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TRC Blog

January 02 , 2010

How will struggling stores fare in 2010?

Saturday, January 2, 2010


By MARIA HALKIAS / The Dallas Morning News

After the Christmas rush, retailers step back and figure out what needs to happen next.

Those unable to stabilize their business during the holiday will close more stores in 2010, but the numbers shouldn't be as big as in recent peak years, says Alan Shor, president and co-founder of the Retail Connection LP, a Dallas-based retail real estate firm.

Store closings in 2009 are below the record-setting years of 2001 and 2008. By Thanksgiving, retailers had announced 4,644 store closings, according to the International Council of Shopping Centers.

In early December, the Walking Co. shoe chain filed for bankruptcy and said it would close 90 stores, including six in Texas. Blockbuster has been closing stores in several markets, including Dallas. It was the final Christmas for fine jewelry chain Bailey Banks & Biddle. Village Jewelers is closing its five area locations.

But this holiday doesn't compare to 2008, when major chains like Circuit City, Linens 'n Things and KB Toys went under, leaving gaping vacancies in many shopping centers across the country.

The Retail Connection gives advice to 190 national retail and restaurant chains. Shor is an attorney and earlier in his career was managing partner in the Washington, D.C., office of Troutman Sanders. He serves on the board of several regional furniture and home improvement chains and Teavana Holdings Inc., the nation's largest specialty tea chain.

He was president and chief operating officer of Irving-based Zale Corp. before leaving in 2003 to create the Retail Connection with Steve Lieberman, who had been president of the Weitzman Group in Dallas.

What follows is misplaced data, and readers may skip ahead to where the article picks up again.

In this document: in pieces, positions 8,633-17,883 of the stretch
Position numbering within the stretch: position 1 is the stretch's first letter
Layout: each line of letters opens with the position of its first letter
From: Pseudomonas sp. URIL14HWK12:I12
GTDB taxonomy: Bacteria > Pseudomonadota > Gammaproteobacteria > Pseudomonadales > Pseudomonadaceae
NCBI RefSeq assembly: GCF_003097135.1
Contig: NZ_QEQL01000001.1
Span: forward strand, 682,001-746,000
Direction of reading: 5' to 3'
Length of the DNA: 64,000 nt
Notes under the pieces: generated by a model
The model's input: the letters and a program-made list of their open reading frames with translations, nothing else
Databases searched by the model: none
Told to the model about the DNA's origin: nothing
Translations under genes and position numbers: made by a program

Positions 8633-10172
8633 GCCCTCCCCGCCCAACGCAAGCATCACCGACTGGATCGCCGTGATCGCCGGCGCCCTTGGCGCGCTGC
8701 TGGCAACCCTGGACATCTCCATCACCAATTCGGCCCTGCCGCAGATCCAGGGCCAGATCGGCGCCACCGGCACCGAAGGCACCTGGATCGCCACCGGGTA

Here are Shor's observations about decisions facing struggling retailers:

What's the fallout from holiday 2009?

In the first six months of this year, there will be additional retraction of retail space, not as bad as the last 18 months, but it will be material. Also, it will be hard to track how many mom and pop stores don't make it to the end of 2010. Some consolidation is good for the retail industry. It will recover, but it will be slow and painful.

How do retailers decide which stores to close?

Retailers do everything they can to get through the holiday period. They have three major expenses: people, inventory and occupancy costs. In a big chain, each store is allocated some of the corporate expenses, too. If it's losing money inside four walls and you can't reduce payroll and get rent concessions, you've got a big problem. Big chains with 500 [or] 1,000 stores can let a small number of money-losing stores remain open. They have time to figure out if there's something they can correct. A store could also do better by relocating up the street. If a store is losing money, you have to figure out how to make it profitable or figure out how to close it.

Are rent reductions enough to save retailers?

Not every store needs rent help, but when they do, landlords have shown they are good partners. Renegotiating the rent could save a store, but sometimes it's just buying more time. Retailers are asking some landlords to allow them to make up reduced rents in the back-end years of a lease, or they're getting new leases. Some are asking for shorter leases and have had some degree of success there.

What's the upside of today's retail environment?

If you're a growing business, you are seeing some of the best real estate opportunities you will ever see in your lifetime. There's so much real estate to be redeployed. We're working with Bed Bath & Beyond to expand its new Buy Buy Baby chain. Studio Movie Grill's business is another one that's booming. Chains with smaller space requirements are benefiting, too. Houston-based Charming Charlie sells affordable fashion accessories and is doing great in this economy. It opened stores in 10 states and will open several more in 2010.

What are the prospects for new retail development in Dallas-Fort Worth?

This year, new development will be close to an all-time low, probably a 15-year low, of 2.5 million square feet in 2010. That compares with 5 million square feet in 2009 and 7.8 million in 2008.

Is Dallas over-stored?

It's a heavily retailed market. It's a consumption driven market where a lot of concept testing happens. People love to shop here. And some of it can be explained by people being willing to drive here from outside the area. But the market has too much retail.

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